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John Wick 4 Review (Spoilers)

Rarely exists a franchise nowadays that produces continuously good content worth the increasingly outrageous prices of movie tickets and theater food. John Wick, practically one of Lionsgate's only standout properties; has fulfilled this niche without doubt. An escalator of action films, each with grander setpieces, excellent action sequences, and greater stakes than the last, with JW4 being the narrative culmination of the trilogy preceding it. John Wick Four goes bigger and badder with every scene, everything from John engaging in a shootout against armored High Table soldiers to battling practically the entire population of Paris, France; to running into old comrades and new enemies alike as the story intersects together and weaves a fitting conclusion for one of cinema's greatest contemporary action heroes. Let's dive into what exactly makes John Wick Four so special.

Firstly, the crowning jewel of the John Wick franchise is the high-octane action that bears a few shreds of realism. In the real world; I doubt we'll see any secret agent types carve their way through rooms of mafia goons- but it's still incredible how the movie pays a deep attention to detail with everything from ammunition continuity in regards to how much John has left, to where certain goons are placed and whether or not they're actually dead yet, to a semi-realistic usage of cover as even the low-level minions hold a sense of self-preservation. Movement is fluid and rarely does the camera stop during these monumental action scenes save to focus on certain aspects. This movie certainly holds the greatest tier of on-screen slaughter of all the franchise. In specific, there's one extended cut where John fights through a dilapidated hotel or building (I couldn't really tell) against an army of assassins, and the shot leers up to an overhead viewing that resembled an aged sidescrolling videogame. From this overhead view we view John clearing rooms full of enemies with explosive ammo from his shotgun, setting mercenaries ablaze as the techno music from the first movie bursts forth in a glorious menagerie of carnage. It's truly spectacle and cinematographic greatness melded forth into one product, and boy is it a sight to behold.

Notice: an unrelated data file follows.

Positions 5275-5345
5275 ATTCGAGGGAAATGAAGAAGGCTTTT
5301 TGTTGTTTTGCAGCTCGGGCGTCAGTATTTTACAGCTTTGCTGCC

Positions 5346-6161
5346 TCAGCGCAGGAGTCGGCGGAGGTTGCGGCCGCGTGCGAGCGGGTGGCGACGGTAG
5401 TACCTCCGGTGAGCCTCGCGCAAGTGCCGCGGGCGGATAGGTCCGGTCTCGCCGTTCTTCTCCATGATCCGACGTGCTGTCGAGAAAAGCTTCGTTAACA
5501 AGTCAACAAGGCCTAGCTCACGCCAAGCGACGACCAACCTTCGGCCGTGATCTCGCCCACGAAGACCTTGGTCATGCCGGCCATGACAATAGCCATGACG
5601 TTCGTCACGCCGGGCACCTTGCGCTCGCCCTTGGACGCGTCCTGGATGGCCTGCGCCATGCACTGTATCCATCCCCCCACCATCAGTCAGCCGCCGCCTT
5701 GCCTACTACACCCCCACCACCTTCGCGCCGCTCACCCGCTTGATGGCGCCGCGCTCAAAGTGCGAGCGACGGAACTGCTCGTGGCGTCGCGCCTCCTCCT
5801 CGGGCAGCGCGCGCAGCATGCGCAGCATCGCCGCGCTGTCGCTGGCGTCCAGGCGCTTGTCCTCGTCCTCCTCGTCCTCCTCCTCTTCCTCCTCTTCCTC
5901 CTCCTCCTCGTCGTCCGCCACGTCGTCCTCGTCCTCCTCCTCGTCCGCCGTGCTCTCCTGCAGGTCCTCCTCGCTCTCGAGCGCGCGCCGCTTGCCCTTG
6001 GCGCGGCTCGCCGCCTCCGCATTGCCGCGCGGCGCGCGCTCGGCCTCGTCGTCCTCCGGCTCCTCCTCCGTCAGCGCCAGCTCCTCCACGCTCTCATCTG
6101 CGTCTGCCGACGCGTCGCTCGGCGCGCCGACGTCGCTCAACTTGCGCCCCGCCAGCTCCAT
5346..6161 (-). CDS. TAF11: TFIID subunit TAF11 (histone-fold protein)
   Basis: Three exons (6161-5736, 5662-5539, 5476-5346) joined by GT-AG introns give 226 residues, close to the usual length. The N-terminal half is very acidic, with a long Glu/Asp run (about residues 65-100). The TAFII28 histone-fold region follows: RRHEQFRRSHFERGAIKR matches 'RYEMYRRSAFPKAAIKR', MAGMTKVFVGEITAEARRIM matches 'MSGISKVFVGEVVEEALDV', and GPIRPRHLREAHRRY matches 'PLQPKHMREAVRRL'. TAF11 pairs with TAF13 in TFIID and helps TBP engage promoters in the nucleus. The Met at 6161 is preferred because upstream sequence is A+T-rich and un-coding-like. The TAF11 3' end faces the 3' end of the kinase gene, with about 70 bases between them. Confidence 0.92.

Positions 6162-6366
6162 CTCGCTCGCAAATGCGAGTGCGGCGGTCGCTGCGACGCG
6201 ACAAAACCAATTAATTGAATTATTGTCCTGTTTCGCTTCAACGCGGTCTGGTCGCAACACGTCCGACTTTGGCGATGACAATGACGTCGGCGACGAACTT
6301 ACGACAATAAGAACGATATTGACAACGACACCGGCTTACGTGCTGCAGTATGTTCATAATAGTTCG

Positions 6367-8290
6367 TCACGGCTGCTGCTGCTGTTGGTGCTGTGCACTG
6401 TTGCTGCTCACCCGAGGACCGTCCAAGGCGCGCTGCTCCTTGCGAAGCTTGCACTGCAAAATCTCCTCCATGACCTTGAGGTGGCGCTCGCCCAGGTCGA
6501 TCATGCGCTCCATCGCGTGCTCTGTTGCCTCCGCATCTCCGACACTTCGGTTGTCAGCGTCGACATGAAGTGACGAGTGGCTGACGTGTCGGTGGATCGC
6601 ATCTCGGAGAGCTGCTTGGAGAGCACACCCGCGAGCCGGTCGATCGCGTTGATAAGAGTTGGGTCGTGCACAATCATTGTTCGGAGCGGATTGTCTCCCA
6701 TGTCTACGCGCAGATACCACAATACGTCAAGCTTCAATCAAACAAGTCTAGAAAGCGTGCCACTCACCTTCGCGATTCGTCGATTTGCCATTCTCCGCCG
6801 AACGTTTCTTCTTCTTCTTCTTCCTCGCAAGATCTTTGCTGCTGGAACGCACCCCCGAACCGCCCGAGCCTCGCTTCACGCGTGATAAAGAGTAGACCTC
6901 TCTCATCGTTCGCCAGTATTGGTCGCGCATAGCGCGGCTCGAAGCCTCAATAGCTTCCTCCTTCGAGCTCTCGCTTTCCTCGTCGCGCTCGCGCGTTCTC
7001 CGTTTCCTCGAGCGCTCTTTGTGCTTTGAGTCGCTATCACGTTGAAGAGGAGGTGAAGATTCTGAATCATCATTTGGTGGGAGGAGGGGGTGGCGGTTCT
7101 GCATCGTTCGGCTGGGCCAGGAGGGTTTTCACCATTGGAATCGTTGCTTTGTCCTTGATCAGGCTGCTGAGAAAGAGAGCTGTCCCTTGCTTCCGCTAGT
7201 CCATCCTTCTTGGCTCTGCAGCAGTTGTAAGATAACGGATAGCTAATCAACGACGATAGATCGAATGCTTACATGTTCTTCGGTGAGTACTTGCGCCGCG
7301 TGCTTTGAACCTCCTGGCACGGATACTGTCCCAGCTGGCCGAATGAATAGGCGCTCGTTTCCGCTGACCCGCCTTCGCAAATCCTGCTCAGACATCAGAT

Of course, the John Wick movies understand that while their primary selling point is the spectacle and bloodshed- there's still a story needing to be told. We leave off with three, where John is supposedly betrayed by Winston (though in a coordinated fashion to ensure his survival) for the High Table. Four leaves us mostly where we left off, probably a few weeks or months after the fact, movie never really specifies. John murders the Elder (the supposed mastermind behind the High Table), setting off the inciting chain events. As vengeance for this loss, the High Table appoints a Marquis, essentially an inquisitor of some manner with the full resources of the organization at his disposal; to hunt down John as retribution for his many offenses against their empire. He first begins by murdering beloved fan-favorite character Charon (played by the late Lance Reddick, a superb actor and brilliant man who deserves full respects, rest his soul), before wiping out the New York Continental and going on an international rampage searching for Wick. Throughout the movie, we see John pull on his final connections and desperately travelling the world, seeking a means to rectify his situation by engaging the Marquis in a High Table Duel that may earn him his freedom, encountering new and old friends and enemies along the way.